Getting started with Instagram: a beginner’s guide

If you’re a part of the digital age than you’ve surely heard of Instagram. Founded by Kevin Systrom and Mike Krieger, the app became a huge hit and was subsequently purchased by Facebook for $1 billion in 2012. You may be asking yourself: What’s the point of Instagram if I can just share my photos to Facebook? This guide can answer that question and help you get started.

Who Instagram Is For

Instagram is used by billions of people worldwide, by professionals and hobbyists alike. Unlike Facebook, which has grown cumbersome over the years with more and more features, Instagram has remained simple and true to its roots: sharing photos.

Instagram is a bit more personal than other social networks. People, not brands, are central to this platform. Although businesses can certainly join Instagram and use it for digital advertising, their advertisements will surely be drowned out amidst a sea of food porn, models, scenic landscapes and more.

In short, Instagram is for everyone. Even pro photographers use it, and while it may not be a great portfolio tool, it’s a great source of creativity, inspiration and sonder – the realization that everyone has a story.

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Photo by Andrew Orr

We’re going to help you get the most out of your experience with Instagram by giving you tips & tricks to using the app and building your personal brand.

Tips

Quality over quantity. Depending on what you want to get out of Instagram, you can take or leave this advice. For budding photographers that want to showcase their work, I recommend staying consistent. Post one or two of your best photos per day if possible.

Be cognizant of your audience. While it’s completely fine to share photos of your day-to-day life with friends and family, be aware that you probably won’t attract a huge following of people, especially ones that you don’t know. Similar to Facebook, using Instagram like this will have your friends following you, but probably not strangers.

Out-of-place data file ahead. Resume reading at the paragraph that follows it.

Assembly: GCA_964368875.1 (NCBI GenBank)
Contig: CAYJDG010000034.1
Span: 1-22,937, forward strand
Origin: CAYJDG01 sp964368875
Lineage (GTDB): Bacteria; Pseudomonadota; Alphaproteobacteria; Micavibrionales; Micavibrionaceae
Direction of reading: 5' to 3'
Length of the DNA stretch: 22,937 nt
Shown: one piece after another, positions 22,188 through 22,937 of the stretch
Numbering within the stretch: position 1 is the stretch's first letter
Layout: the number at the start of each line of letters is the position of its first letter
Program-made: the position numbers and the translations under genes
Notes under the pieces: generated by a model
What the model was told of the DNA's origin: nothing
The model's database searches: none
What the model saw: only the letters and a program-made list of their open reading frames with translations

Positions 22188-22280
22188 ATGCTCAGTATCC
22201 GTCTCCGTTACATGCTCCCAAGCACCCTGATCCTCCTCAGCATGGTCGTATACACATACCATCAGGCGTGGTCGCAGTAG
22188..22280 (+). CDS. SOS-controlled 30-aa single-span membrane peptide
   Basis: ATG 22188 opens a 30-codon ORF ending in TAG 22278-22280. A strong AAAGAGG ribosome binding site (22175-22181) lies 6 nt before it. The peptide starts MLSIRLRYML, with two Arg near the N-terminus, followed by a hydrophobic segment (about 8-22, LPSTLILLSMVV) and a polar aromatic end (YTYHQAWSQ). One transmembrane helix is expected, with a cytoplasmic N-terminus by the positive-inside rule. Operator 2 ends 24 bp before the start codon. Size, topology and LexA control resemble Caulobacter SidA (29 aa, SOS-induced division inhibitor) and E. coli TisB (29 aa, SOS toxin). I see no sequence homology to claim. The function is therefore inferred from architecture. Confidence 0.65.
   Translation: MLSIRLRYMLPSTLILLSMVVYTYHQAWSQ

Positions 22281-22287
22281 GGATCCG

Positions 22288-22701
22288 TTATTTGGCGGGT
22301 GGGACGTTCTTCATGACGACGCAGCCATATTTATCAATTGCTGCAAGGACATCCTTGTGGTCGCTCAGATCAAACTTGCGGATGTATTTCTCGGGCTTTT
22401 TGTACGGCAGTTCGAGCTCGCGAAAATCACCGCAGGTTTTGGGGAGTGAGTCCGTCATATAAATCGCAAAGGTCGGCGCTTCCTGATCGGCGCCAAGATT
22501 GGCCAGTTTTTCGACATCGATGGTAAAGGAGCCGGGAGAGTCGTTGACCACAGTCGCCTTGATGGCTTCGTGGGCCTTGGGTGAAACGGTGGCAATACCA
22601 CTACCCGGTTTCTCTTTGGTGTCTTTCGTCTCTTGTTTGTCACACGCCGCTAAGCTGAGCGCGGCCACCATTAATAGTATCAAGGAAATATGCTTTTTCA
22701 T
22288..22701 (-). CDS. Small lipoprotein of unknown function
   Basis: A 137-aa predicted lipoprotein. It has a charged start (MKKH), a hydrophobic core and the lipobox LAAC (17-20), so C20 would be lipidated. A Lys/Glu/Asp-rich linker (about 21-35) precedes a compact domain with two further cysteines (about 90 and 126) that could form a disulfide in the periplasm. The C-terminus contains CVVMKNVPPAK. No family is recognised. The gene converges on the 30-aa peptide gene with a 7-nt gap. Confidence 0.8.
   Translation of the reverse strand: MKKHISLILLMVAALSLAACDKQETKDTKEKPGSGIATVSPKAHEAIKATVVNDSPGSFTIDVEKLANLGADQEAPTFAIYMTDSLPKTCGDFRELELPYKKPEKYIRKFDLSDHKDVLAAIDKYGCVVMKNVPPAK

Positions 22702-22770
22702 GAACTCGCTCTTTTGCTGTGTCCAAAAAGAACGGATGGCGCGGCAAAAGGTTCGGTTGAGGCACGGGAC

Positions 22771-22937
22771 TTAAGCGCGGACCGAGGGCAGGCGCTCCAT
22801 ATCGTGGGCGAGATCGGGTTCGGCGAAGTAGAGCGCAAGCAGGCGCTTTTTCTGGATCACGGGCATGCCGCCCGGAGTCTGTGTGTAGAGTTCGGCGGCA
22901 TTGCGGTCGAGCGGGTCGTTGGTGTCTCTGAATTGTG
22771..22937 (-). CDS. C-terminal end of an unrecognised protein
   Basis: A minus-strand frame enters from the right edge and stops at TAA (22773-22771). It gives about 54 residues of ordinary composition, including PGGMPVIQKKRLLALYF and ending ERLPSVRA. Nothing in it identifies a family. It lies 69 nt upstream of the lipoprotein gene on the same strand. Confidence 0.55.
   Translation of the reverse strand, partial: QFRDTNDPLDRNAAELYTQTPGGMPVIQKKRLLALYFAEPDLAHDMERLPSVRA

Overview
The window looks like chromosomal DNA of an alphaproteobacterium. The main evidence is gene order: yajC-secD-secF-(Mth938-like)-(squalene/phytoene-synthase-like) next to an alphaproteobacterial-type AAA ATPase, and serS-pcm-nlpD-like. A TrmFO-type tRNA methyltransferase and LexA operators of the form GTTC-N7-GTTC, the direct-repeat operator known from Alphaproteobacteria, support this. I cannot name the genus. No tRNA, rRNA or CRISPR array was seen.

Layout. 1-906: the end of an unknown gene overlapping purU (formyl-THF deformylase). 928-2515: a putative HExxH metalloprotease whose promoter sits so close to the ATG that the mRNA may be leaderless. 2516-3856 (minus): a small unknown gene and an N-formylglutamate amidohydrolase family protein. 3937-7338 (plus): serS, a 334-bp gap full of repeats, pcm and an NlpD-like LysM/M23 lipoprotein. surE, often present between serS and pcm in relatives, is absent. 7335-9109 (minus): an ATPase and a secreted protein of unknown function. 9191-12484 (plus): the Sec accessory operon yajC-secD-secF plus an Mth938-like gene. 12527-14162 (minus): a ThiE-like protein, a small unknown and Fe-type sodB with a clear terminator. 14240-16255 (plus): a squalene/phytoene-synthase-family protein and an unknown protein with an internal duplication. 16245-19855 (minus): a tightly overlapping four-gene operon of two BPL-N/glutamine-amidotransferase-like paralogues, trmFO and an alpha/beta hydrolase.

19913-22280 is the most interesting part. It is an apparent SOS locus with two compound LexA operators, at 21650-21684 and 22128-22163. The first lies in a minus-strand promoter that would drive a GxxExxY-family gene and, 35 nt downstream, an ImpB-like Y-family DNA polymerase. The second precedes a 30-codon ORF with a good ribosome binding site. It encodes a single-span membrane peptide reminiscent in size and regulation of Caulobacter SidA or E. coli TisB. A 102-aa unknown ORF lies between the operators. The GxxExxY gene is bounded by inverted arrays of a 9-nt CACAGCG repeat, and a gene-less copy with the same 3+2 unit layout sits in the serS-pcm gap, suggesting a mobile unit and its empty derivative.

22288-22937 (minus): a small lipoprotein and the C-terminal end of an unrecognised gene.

For professionals and hobbyists, there are things you can do to attract followers. Upload quality photos, write a good profile description, cross-post, and engage with followers. What do I mean by cross posting? When you post a photo to Instagram you can also select options to post it to other social networks as well: Facebook, Twitter, Swarm, Tumblr and Flickr.

Build a rapport with your followers. Try to respond to them if they comment on your photos. While you can’t respond to all of them, especially once you become popular and have hundreds or thousands of comments, but a simple “Hey, thanks for commenting!” can go a long way.

And don’t just use Instagram for posting your own photos. Explore the platform, search for hashtags you like and start liking and commenting on other peoples’ photos. They will often like your photos and comment in return, and quite possibly follow you.

Hashtags. Speaking of hashtags, they are an important tool to make use of, especially if you don’t have a large following. Instagram lets you use up to 30 hashtags per post. That’s a lot, but think of each hashtag as an avenue for categorization and sharing.

Use a mixture of popular and unique hashtags. Tags like #photooftheday, #photoshoot, #instagood, etc., are used by everyone, but that means if you only use those tags, your photos will be quickly overwhelmed by all of the other photos with those tags. So use unique ones as well, and use hashtags that are applicable to your photo, like #blackandwhite, #macro, #naturelover, etc.

Find a niche. Finding your niche applies not only to Instagram, but other areas as well, like the reason you became a photographer in the first place. Maybe you specialize in macro photography or boudoir, or only focus on black and white imagery. At the same time, don’t be afraid to grow and change.

Editing

As you can see, Instagram is a photo editing tool as well as a photo sharing platform. Depending on your level of expertise, you can choose to ignore these tools or slap a quick filter on your image before publishing. The tools include:

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Photo by Andrew Orr
  • Adjust: Fix the vertical and horizontal perspectives, or rotate the image to a precision degree.
  • Brightness: Making your photo brighter or darker
  • Contrast: Making the whites and blacks stronger to make the objects in your photo stand out more
  • Structure: Enhances the details to give an HDR effect
  • Warmth: Controlling the light temperature of your photo
  • Saturation: Changing the intensity of colors
  • Color: This is shadow and highlight tinting
  • Fade: Giving your photo a faded, vintage look
  • Highlights: Controlling the intensity of light in a photo
  • Shadows: Controlling the dark shadows in a photo
  • Vignette: Darkening the edges of the photo
  • Tilt Shift: Focusing on one area of a photo and/or creating an optical illusion regarding the size of the focus.
  • Sharpen: Making the edges of the objects in your photo sharper

Conclusion

Using social media becomes easier once you realize that each platform is a niche: Instagram is for photos, Twitter is for microblogging/breaking news, and Facebook is for general news and maintaining social connections. Hopefully our guides help you get the most out of these services.

 

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